Operating experience: Decline of the traditional bus company in Dar es Salaam between 1984-2017

In Tanzania, the long-standing bus company in the city of Dar es Salaam, called Usafiri Dar es Salaam (UDA), was nationalised in 1970, following the country’s declaration of independence in 1964. UDA then became a semi-public company, 51% of which was owned by the city, namely the Dar es Salaam City Council. But the political decisions that followed led to structural problems that still persist today. 

Indeed, the nationalisation of UDA resulted in periods of nepotism and a lack of investment in the renewal and modernisation of the bus system. Company officials were used to hiring extended family members and/or acquaintances regardless of their skills in running a transport company. What’s more, while UDA’s modal share continued to decline in the face of an increasingly widespread paratransit offer, the number of employees per bus in operation continued to grow. In 1984, the ratio of employees per bus was 11, rising to 18 in 1990. Such excessively high ratios underscore the inefficiency of the company. As a result, there was a significant need for subsidies and it was the Tanzanian state that covered the operating deficit each year. But given this level of performance, it was not possible to invest in renewing a fleet that was becoming ever more dilapidated.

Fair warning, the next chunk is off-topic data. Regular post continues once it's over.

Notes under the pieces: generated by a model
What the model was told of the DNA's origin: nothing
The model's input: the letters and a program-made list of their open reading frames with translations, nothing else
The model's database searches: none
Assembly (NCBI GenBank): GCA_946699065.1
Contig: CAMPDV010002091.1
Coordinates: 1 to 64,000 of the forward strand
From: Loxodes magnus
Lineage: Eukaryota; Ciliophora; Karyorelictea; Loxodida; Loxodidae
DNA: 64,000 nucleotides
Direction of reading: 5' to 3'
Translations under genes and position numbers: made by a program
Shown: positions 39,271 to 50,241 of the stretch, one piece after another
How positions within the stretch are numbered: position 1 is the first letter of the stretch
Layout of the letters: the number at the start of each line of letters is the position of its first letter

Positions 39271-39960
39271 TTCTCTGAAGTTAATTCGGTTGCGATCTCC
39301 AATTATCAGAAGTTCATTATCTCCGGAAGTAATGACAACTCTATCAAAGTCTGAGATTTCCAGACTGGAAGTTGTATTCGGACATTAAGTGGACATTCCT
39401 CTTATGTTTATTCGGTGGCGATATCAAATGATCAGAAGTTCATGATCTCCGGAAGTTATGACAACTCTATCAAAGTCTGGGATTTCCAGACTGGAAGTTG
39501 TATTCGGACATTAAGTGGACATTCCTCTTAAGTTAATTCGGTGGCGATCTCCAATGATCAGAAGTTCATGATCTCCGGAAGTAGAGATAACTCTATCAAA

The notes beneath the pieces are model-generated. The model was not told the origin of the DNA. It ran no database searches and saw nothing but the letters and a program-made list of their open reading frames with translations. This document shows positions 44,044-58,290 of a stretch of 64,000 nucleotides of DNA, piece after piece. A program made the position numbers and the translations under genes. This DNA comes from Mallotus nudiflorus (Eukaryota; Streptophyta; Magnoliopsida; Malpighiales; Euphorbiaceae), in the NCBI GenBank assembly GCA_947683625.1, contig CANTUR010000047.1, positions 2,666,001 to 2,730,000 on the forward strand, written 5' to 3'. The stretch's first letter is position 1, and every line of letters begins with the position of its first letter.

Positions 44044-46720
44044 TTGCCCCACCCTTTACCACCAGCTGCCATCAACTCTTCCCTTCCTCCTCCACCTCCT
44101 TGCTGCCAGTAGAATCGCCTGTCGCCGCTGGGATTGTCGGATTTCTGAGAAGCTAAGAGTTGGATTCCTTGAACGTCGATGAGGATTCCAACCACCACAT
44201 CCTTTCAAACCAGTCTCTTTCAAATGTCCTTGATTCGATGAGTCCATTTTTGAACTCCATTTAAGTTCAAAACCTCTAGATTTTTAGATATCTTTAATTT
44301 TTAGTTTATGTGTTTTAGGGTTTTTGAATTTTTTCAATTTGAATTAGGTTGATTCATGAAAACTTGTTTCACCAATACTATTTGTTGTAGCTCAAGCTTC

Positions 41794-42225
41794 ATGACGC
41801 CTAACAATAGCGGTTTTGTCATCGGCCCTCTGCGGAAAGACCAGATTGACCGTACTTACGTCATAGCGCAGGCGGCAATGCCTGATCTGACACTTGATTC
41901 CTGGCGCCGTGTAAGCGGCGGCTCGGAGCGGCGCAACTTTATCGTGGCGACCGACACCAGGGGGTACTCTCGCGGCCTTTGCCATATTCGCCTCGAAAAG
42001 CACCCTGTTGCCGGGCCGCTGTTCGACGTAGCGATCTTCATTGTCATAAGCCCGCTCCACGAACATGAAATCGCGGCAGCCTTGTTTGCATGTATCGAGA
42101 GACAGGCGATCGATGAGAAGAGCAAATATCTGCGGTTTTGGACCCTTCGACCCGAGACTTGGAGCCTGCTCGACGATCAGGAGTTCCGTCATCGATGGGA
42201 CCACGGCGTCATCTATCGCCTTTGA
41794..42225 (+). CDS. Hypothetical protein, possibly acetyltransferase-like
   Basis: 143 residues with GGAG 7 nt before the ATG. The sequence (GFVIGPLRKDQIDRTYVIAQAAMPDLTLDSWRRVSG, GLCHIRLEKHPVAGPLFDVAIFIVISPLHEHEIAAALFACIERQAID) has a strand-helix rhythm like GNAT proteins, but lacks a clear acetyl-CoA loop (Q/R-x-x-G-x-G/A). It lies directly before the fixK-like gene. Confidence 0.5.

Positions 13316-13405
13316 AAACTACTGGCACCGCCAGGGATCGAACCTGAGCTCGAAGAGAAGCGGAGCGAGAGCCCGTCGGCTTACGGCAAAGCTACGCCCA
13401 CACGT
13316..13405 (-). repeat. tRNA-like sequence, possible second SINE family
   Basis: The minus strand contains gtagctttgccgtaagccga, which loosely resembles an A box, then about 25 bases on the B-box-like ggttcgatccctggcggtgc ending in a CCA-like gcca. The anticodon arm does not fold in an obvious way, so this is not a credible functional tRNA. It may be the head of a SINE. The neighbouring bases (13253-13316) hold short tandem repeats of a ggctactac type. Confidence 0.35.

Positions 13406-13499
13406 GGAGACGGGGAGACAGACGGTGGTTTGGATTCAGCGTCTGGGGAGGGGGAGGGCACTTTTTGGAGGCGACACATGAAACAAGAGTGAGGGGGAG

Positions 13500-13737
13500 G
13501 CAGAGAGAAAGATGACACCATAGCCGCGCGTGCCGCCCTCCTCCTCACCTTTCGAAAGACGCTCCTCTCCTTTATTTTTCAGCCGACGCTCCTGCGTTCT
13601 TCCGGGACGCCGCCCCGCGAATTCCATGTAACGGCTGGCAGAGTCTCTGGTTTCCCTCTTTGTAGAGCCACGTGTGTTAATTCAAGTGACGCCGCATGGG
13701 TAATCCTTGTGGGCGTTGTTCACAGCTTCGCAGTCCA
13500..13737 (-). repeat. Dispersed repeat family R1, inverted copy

The decline of UDA was precipitated by the growth of the paratransit offer, following the legalisation in 1983 of the minibuses known as “daladalas“. 6 years later, they were fulfilling 90% of the demand for public transport.

In 2015, the situation had not really changed: the rolling stock consisted of only 20 buses over 20 years old, of which only a few were in operation. Despite this, the company employed around 110 people, including 50 drivers, confirming that inefficient practices were ongoing.

Sources : WWF 2017 ; SSTAP 2015 ; Kumar & Barrett 200 ; Diaz Olvera et al. 2007